It's easier to honor your spending plan when you're in your element. After all, when you're close to home, you have a routine and support network to help keep you motivated. Vacationing on a budget, unfortunately, is a whole different ball game.
If you're planning to hit the open road, you'll want to know how to stick to a budget while on vacation, and these creative tips can help.
- Broaden your horizons. Instead of throwing a dart at the map and determining to visit, hold up. Look at discount deals on sites like Living Social or Groupon for vacation packages at a fraction of the cost. If you're flexible and open to seeing new sights, try an adventure where your family has never been before. Who knows, your new "discount" destination may surprise you, proving even better than the same tired old beach.
- Let airlines compete. Popular sites like Expedia, Travelocity, and Priceline pit one commercial airline against another to duke it out. The one that offers up the best price wins your business.
- Ditch the gym for a rewarding workout. Instead of paying full price for a hotel and hitting the gym each day, consider offering a few hours of manual labor to pay for your lodging and food. WWOOF, or "Worldwide Opportunities on Organic Farms" pairs farmers with vacationers who can lend a hand in exchange for a great place to stay and good food.
- Go glamping. Another inexpensive trend is glamping, a term coined by the mashing of the words "glamorous," and "camping." While tent camping is often free, vacationers pay in other ways for the rough accommodations. Think back pain, fluctuating temperatures, and risk of rain and bug bites. Glamping fixes some of those issues for a fee much smaller than the typical hotel room. Check your state park's rates for cabin rentals to ease the cost of lodging while away.
- Rethink food. Before booking your stay, consider food. Does your cabin or room have a kitchenette? Will you be able to cook grocery meals in your room? If so, then you can save even more money at your destination. In fact, you can probably even keep up on your family's traditional dollar dinner ritual!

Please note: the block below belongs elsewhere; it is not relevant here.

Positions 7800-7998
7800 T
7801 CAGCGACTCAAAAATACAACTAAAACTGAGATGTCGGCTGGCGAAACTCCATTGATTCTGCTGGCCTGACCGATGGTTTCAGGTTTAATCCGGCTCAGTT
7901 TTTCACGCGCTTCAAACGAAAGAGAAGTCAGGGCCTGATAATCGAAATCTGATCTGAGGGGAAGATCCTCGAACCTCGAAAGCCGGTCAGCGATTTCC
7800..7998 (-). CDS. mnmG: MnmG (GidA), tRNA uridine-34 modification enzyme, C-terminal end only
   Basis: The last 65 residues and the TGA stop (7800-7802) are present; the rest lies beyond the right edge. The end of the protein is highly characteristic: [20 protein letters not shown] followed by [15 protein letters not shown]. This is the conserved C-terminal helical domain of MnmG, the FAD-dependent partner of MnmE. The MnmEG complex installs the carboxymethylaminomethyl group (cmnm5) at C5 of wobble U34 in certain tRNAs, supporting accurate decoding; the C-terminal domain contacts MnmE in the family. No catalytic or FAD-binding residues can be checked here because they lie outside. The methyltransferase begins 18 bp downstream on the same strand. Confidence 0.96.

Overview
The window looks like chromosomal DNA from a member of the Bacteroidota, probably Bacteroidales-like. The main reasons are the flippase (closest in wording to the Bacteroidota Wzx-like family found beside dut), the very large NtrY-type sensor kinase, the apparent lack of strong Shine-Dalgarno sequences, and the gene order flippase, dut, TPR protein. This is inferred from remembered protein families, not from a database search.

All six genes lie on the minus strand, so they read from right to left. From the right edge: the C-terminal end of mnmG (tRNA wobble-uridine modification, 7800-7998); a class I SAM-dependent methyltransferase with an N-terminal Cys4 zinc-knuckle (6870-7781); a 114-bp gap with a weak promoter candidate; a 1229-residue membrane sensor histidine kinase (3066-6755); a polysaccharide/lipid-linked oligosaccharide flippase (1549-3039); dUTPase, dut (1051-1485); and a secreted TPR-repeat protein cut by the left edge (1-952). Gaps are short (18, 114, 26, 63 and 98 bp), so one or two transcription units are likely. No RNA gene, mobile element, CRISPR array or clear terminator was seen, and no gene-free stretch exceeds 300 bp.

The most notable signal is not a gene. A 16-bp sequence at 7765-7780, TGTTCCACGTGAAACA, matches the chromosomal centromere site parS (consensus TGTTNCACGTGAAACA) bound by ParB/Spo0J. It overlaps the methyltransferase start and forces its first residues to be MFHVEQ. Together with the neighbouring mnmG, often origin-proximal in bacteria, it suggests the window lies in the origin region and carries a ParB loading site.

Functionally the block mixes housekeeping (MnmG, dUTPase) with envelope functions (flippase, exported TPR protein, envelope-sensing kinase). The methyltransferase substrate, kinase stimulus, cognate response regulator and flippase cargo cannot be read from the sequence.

- Combine travel with visitation. Choose a destination where you can hit two birds with one stone. A great way to achieve this is to visit family members and friends who live far away. If you're up front with expectations and tactfully ask to crash for a night (two tops), your friends will likely love the idea and relish the chance to help you save dough.
- Find free activities. Once settled into your accommodations, search online for "free things to do near me." In today's information age, you will likely strike gold. An extra benefit to this approach to entertainment is unique experiences that you can't get in another city. For example, if you go off the beaten path with a local self-guided walking tour, you'll see (and smell!) things that you wouldn't see anywhere else. More expensive, mainstream diversions like movie theaters and theme parks, on the other hand, often resemble similar attractions in other cities.
Over half of American workers haven't taken a vacation in a year, according to Time magazine. The number one reason cited? You guessed it: lack of funds. Either folks don't want to use their accrued time because excursions cost so much, or they're compelled to work through to strengthen job security.
Don't be a statistic. Get out there and have fun without blowing the budget. And of course, don't forget to send a postcard to your friends back home!
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